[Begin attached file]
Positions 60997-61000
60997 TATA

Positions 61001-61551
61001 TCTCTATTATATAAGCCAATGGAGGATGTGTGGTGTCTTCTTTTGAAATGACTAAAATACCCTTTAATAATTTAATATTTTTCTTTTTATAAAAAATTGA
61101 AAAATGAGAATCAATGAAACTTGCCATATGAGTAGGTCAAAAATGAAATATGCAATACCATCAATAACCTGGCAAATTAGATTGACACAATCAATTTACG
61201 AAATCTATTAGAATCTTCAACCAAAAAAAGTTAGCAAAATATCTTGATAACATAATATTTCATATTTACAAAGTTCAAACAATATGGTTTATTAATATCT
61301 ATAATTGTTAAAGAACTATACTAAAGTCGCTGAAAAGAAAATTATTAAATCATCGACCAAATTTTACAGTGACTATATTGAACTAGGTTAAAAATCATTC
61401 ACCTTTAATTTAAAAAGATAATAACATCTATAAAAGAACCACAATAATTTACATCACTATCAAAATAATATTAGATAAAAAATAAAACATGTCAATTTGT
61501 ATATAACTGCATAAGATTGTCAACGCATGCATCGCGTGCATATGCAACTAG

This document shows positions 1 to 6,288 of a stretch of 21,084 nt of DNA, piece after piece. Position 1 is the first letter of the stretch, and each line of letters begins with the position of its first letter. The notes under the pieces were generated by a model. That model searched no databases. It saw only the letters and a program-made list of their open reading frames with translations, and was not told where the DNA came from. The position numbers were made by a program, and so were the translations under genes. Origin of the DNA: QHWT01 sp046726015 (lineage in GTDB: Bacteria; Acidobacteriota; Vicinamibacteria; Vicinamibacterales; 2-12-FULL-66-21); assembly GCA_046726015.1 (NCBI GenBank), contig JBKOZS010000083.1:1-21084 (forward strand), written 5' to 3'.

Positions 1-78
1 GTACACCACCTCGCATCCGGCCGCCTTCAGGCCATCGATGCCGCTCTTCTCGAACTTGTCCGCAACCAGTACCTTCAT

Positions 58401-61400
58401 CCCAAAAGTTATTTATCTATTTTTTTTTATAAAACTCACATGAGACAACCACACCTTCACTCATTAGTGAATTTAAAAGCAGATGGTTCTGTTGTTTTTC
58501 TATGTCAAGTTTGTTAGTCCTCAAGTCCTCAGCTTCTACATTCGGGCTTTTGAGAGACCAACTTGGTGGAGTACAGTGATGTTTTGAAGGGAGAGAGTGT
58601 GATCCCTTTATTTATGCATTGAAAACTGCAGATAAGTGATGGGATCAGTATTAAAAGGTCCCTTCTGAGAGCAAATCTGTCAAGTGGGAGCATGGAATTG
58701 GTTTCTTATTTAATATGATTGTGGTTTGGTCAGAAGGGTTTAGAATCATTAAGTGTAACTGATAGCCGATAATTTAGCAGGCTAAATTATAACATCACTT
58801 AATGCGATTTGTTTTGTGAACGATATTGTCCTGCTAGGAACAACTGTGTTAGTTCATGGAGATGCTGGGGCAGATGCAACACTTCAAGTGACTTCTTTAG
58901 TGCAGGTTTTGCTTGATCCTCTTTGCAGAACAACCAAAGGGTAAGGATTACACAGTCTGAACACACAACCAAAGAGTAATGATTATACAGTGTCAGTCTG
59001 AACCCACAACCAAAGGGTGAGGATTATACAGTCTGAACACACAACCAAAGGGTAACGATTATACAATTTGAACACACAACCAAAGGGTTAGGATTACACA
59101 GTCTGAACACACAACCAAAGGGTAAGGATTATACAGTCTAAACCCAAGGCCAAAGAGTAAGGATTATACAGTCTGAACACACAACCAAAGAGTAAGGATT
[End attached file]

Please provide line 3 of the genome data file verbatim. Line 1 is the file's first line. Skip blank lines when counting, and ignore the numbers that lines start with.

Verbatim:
Positions 61001-61551